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Mix Rescue: Flags | Media

Mixing & Recording Advice By Mike Senior
Published March 2011

These audio files accompany the Mix Rescue article in SOS March 2011 (/sos/mar11/articles/mix-rescue-0311.htm). You'll get the best results by downloading them and comparing them in your DAW.

The following audio files are available in both WAV and MP3 format. Both the original and the remix projects are also available for download here.

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This is a section of the raw stereo overhead recording from Flags' multitrack files. Because the mics had been placed in the 'textbook' position over the cymbals the balance and tone of the snare drum are compromised. Notice how much louder and brighter the cymbal crashes (and indeed the ride-cymbal and hi-hat stick noises) are than the snare drum. Because most of the naturalness of the snare sound usually comes from the overhead mics, it proved very difficult to create anything like an appealing snare sound for the remix.


Here's the same section of the raw mono room-mic recording from Flags' multitrack files. The kick and cymbal sounds are much louder than the snare, which indicates that the snare drum itself wasn't appropriately selected to balance with the rest of the kit instruments. Using a louder snare drum would probably have made the mixing job a lot easier.


This is the over-snare close mic from the unprocessed multitrack files. Because the cardioid snare microphone was placed too close to the drum's head (the band were afraid of catching too much spill from the rest of the kit), it spotlighted only a small patch of the drum's top head, giving a very unrepresentative sound. Although this example is particularly extreme, the same kind of problem is evident to a lesser extent in most amateur recordings, and doesn't help you achieve a natural-sounding snare presentation.


The most promising snare sound in this instance actually came courtesy of the band's undersnare mic. Although still harbouring some unpleasant resonances and a great deal of spill from all the other kit instruments, the basic sound is much more usable, albeit lacking some attack.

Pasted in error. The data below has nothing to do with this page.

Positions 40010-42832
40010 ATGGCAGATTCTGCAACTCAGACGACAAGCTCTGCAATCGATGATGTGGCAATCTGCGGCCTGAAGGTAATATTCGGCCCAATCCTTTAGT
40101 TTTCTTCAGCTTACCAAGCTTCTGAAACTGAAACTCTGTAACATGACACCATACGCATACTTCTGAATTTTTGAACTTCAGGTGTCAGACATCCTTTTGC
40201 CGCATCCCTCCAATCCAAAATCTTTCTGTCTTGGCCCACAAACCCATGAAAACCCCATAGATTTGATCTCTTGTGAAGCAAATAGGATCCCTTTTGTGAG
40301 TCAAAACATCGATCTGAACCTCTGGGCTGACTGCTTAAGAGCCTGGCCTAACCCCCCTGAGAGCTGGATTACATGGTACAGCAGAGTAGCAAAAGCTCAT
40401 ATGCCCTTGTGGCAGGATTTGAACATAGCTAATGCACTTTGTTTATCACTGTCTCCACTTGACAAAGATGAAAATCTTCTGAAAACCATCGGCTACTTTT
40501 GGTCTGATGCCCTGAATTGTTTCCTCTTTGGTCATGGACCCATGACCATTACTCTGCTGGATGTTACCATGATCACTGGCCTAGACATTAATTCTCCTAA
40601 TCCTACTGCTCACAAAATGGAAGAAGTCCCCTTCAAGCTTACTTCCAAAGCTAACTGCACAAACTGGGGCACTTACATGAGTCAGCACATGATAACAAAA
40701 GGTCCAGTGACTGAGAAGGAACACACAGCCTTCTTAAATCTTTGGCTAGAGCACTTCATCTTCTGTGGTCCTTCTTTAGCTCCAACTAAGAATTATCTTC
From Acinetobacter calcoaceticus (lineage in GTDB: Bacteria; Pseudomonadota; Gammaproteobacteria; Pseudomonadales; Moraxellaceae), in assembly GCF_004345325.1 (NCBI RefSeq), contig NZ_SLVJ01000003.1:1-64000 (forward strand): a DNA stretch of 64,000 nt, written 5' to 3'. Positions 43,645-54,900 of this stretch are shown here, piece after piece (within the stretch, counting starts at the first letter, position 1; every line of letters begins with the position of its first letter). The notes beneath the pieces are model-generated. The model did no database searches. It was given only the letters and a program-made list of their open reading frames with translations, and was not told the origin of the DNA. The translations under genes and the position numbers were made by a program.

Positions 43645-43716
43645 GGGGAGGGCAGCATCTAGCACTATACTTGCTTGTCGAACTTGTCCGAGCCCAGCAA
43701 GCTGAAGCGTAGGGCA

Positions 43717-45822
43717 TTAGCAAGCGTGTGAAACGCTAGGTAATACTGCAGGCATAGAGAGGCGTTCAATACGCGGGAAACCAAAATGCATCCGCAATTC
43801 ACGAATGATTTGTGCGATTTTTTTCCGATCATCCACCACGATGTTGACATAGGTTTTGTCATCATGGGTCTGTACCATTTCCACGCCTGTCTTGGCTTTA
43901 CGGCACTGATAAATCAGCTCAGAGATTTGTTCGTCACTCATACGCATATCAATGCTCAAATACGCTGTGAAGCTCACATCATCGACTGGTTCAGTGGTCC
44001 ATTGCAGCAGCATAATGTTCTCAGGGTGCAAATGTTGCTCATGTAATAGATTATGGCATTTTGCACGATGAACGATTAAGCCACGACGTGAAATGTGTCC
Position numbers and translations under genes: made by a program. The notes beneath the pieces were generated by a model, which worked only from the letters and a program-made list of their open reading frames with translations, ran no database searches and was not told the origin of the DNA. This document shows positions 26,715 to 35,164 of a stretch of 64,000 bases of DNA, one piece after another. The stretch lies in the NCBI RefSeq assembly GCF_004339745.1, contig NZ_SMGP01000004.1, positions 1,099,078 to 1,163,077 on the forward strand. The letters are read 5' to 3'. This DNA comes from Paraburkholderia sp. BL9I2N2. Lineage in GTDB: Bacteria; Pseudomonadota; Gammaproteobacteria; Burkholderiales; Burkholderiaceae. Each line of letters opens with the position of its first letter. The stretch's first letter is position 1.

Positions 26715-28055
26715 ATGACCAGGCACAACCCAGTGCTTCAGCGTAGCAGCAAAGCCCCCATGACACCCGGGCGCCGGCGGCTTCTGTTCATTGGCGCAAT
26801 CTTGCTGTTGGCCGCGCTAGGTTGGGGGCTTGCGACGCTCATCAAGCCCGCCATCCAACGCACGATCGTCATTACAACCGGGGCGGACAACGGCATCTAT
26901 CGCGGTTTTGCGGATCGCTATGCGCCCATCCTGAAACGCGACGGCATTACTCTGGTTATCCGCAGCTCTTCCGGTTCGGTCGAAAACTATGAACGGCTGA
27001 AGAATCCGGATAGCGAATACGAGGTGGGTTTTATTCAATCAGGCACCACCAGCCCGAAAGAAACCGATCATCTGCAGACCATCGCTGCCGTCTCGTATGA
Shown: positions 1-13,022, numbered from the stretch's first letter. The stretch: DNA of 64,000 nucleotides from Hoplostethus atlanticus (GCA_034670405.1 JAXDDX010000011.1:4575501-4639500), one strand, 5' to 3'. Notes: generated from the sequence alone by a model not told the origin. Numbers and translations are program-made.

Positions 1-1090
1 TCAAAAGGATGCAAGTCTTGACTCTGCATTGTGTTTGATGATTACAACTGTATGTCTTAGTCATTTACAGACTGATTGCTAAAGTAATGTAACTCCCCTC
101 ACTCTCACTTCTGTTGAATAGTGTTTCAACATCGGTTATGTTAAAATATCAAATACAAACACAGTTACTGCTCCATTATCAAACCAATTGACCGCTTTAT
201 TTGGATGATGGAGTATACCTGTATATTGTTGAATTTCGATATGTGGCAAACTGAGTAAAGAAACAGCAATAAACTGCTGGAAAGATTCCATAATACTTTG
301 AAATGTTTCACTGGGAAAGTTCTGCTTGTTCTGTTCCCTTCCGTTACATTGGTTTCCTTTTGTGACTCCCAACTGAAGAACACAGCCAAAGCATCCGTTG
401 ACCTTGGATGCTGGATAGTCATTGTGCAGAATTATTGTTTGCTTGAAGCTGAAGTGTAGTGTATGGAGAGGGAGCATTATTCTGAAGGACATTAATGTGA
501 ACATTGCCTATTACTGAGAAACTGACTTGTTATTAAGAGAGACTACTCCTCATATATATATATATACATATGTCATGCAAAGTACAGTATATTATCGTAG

Here's a section of the under-snare microphone recording which has been EQ'd as in the final remix using Cubase's built-in channel EQ processing. A high-pass filter at 116Hz is removing the worst of the kick-drum spill; an 8dB notch is removing a nasty high-frequency whistle (as well as softening the hat and cymbal spill); and a series of notches (3dB at 310Hz, 6dB at 470Hz, 15dB at 599Hz, and 3dB at 2359Hz) are targeting unwanted pitched resonances. While this results in a more appealing snare timbre, there are still dynamics issues to content with: the level of cymbal spill, a lack of snare attack, and some unevenness in the snare performance.


This is what the under-snare microphone sounded like once I'd added dynamics processing to the EQ demonstrated in the SnareUnderEQ file. The processing comprised gating (Attack: 0.3ms; Hold: 41ms; Release 137ms; Side-chain band-pass filtering at 445Hz) to reduce the cymbal spill, limiting (Release: 100ms) to even out the snare hits, and transient enhancement (Attack: 3dB; Attack Length: 26ms) to improve the drum's punch. Notice how the gating threshold is being adjusted under automation control to allow snare ghost notes through for some fills (at 0:17 for instance) and to extend the snare hits after 0:19.


This file showcases the two snare effects that I used to enhance the EQ/dynamics-processed under-snare mic for the final remix. The first is a simple single-tap delay, with some of its attack shaved off using Cubase's Envelope Shaper plug-in so that it added sustain to the snare hits within the mix. Although it sounds clearly like a distinct echo with the snare track soloed, it isn't audible in this way once everything else in the mix is hammering away. The second effect is a convolution-based studio reverb patch from the Reverence plug-in, with 10ms of pre-delay and high-pass filtering at 230Hz, designed to blend the drier close-mic sound into the kit as a whole.


Although all the drummer's ghost notes made it tricky to replace the whole snare part with a more suitable sound (as I've done for a number of previous Mix Rescue remixes), I still sneaked this snare-drum sample in underneath the under-snare mic to try to bolster the tone for the main hits. I first selected a stereo snare sample within Cubase's Halion One sample-based virtual instrument (to help widen the snare image a little), triggered it from Koen Tanghe's KTDrumTrigger plug-in (in a fairly slap-dash manner, it has to be said!), and then removed all its attack so that it wouldn't risk flamming with the main snare in context.